McAfee, the cyber security company, declared results from its newest study and established that 40.5% of parents post a video or photo of their kid on their social media accounts minimum once a day with 36% posting a pic of their kid once a week. The study underlines the degree of child exposure on the Internet increasing out of a desire to stay linked with family and friends.
McAfee conducted OnePoll to perform a study on 1000 parents of kids between the age of 1 month and 16 years.
Most parents verified the following issues related to sharing pics online comprising stalking (32%), pedophilia (16.5%), cyberbullying (23%), and kidnapping (43%). But most of them (62%) did not even consider if their kids will approve to their pics being published online. What is even more concerning is that an enormous 76% of parents claim that they are aware that the pics of their kids posted online can end up in the bad actors.
On a similar note, McAfee earlier in July this year claimed that cybercriminals are more and more using “fileless” attacks that use trusted Windows “.exe” files to breach corporate networks and invade systems.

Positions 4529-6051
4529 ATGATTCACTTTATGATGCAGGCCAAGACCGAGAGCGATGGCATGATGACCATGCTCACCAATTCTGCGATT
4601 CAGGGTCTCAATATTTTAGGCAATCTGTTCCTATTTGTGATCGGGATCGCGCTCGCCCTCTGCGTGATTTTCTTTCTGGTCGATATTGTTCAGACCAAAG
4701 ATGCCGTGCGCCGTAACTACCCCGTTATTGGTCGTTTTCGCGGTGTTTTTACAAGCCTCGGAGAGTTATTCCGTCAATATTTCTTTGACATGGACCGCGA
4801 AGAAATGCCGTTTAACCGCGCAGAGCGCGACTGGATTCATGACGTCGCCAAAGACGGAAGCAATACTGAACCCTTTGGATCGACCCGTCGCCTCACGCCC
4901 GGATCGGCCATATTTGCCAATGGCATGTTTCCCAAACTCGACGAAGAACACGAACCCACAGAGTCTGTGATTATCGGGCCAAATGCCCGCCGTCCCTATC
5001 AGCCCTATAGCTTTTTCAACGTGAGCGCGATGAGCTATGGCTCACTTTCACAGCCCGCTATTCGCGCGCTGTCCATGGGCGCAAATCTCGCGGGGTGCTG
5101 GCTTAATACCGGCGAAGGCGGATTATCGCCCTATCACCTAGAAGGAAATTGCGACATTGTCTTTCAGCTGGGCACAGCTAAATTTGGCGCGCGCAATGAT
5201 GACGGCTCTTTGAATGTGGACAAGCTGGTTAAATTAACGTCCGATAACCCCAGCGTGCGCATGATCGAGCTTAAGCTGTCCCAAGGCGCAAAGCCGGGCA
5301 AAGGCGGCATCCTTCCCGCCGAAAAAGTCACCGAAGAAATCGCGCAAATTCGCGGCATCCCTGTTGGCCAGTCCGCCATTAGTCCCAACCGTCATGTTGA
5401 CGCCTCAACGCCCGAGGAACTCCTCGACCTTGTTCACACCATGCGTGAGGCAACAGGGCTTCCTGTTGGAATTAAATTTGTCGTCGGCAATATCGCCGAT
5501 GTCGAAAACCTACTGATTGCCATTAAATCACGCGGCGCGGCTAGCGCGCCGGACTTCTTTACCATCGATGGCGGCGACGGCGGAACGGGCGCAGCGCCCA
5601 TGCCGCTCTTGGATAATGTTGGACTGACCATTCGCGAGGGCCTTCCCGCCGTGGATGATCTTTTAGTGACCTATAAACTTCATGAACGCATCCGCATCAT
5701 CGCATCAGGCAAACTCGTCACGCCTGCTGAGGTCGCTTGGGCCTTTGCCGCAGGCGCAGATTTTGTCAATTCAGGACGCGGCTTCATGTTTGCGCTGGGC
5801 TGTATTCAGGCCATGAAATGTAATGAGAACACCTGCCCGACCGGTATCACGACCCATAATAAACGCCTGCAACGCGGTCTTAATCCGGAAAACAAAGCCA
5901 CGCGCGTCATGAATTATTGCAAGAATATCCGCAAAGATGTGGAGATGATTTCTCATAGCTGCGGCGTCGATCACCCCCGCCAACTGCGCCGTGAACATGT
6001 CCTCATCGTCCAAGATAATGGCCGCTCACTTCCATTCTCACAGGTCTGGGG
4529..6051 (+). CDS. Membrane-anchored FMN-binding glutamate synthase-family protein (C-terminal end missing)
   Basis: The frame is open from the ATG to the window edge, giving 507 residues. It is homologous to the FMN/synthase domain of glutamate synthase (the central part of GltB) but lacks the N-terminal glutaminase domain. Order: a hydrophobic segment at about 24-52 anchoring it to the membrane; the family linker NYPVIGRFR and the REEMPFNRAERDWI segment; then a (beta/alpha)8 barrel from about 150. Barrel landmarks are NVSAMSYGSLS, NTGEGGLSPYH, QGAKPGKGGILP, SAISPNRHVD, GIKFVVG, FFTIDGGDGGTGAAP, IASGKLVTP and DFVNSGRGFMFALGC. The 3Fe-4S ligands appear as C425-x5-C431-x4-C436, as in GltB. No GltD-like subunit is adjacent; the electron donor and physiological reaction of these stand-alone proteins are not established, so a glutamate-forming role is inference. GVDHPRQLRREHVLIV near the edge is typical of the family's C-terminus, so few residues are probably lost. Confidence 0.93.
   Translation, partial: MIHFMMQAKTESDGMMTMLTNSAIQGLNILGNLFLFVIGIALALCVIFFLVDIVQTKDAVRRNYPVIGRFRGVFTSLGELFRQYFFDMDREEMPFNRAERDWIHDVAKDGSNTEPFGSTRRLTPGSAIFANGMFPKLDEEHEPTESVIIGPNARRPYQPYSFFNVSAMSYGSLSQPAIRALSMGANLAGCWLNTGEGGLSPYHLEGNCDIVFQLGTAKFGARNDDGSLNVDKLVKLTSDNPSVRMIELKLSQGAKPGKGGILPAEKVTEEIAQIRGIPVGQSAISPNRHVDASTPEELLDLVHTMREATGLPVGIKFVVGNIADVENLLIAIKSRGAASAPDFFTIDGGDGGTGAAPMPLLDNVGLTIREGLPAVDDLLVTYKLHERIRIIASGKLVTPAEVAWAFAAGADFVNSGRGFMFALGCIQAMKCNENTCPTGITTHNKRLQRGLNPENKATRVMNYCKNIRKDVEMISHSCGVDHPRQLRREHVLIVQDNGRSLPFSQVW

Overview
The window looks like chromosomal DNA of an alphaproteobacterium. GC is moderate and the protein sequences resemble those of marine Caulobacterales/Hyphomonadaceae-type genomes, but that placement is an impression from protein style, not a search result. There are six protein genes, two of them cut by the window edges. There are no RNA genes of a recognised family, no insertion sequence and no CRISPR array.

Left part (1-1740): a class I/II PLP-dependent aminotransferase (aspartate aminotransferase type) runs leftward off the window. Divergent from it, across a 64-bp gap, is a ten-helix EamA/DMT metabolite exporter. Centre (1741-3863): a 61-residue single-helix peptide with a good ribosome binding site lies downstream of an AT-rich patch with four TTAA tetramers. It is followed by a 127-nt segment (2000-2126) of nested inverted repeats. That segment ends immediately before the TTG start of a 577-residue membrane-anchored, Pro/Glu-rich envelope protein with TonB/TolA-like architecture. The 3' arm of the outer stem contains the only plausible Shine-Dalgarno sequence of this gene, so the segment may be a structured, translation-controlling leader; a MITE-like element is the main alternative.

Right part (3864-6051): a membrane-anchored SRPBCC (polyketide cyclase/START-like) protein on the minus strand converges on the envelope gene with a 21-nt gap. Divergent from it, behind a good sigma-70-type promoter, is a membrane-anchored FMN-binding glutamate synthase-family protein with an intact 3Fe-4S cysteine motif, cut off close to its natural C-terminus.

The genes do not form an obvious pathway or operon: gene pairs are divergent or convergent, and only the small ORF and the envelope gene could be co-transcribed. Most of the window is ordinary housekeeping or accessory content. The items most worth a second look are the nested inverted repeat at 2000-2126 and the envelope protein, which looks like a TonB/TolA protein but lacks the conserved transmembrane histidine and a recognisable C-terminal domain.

“Fileless” attacks do not install malware on a user’s system. Rather, they employ tools already set up on PCs or run simple shellcode & scripts in memory, often concealed in the Windows Registry.
As per McAfee, the “fileless” attacks are increasing as these attacks are rolled out via memory or reputable executables and are difficult to find.
“One fileless attack, named as CactusTorch, employs the ‘DotNetToJScript’ method that executes and loads malicious ‘.NET’ files directly from memory,” McAfee claimed to the media. “In 2018, we have witnessed rapid development in the employment of CactusTorch, which can run custom shellcode on Windows systems,” it claimed.